For the longest time I have been fascinated with the evolution of the Chicago music scene. It has been the foundation for so many strides in both mainstream and underground music. Most recently, from Scattered Trees to Redgrave or from Panther Style to Honey & the 45s and now to Ariada, the Windy City is lighting up the underground like an audio aurora borealis; it is unpredictable, captivating and cannot be ignored.
I’ll be the first to admit that a “soul pop/rock” band from Chicago would almost seem a dime-a-dozen, but that isn’t the case. Maybe it is something in the water or an unbridled level of tenacity that keeps churning out attention grabbing sound. I’ll leave that up for debate, but the one fact you cannot argue is that Ariada is unlike anything else.
For the first two minutes of the lead track (“Keep it Together”) of their self-titled EP, I was trying very hard to, well, keep it together. The balance of Albert Amey’s bass/guitars and Michael Tassone’s drums seethe the essential chemistry to maintain anything containing the term “soul music” and they do it with unflinching natural ease. But then you throw into the mix Brian Weinert and Lesleigh Arratia; which, by just simply listing their names, feels like a grave understatement. But it is not their guitar and vocal abilities (respectively) but the way all four complement each other and leave you with an appreciation for the collective whole.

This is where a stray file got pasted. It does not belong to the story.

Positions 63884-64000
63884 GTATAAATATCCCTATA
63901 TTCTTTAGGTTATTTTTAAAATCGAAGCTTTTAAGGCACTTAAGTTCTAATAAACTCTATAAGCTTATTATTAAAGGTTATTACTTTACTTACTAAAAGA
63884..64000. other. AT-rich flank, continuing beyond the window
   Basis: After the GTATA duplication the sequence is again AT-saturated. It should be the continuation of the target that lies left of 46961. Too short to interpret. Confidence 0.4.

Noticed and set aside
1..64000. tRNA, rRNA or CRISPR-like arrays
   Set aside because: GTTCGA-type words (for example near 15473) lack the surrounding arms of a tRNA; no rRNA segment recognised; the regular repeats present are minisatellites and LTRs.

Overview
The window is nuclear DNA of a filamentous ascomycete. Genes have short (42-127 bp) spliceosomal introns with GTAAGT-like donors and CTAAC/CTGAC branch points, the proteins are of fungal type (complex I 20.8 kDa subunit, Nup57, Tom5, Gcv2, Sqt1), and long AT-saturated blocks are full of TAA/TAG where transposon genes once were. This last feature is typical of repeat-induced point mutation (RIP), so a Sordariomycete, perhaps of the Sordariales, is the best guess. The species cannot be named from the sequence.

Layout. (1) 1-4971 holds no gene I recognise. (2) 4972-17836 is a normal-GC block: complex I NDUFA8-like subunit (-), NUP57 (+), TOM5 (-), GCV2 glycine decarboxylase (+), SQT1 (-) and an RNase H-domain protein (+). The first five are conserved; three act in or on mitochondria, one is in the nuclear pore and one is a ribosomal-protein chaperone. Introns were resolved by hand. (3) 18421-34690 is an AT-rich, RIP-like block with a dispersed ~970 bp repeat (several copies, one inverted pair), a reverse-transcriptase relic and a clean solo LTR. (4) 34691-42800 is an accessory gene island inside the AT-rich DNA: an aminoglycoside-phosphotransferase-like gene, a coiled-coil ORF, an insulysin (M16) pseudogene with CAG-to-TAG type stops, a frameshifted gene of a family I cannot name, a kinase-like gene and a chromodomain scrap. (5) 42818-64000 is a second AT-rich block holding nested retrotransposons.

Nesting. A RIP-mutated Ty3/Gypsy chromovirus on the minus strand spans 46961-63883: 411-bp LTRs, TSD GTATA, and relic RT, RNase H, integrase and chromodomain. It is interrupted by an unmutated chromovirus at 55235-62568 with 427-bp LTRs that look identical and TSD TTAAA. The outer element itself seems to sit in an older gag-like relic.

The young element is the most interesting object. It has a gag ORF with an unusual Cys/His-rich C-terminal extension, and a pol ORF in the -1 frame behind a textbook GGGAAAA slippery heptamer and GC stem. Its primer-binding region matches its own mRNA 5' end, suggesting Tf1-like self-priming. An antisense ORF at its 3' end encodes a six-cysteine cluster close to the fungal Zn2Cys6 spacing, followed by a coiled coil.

At the two minute mark, Ariada elevates to a level of superiority that is just astounding. Their vision, incorporating tearing guitar solos and unexpected get-up-and-move core, takes what would be a five track EP and transforms it into one hell of an entertaining ride. No two tracks are the same. “Blue & White Dress” stands in an aura of sultry vintage Chicago before launching into a soul inspired tango. Is that even a thing?! “Running in Twos” grooves with the meanest retro vibes. “What Mama Told Me” becomes a sort of Trans-Siberian-Jazz ditty that will get your feet moving; if you weren’t already up and blazing around your living room. And then “Rescue Me” becomes a shattering anthem of grace that is nothing short of stunning.
The tasteful yet almost raunchy tendencies of Ariada are exactly what I would expect from any band laying claim to roots in Chicago. What I couldn’t expect is just how provocative and undeniable just five tracks could become. Fans of soul, jazz, music, whatever, make this a priority.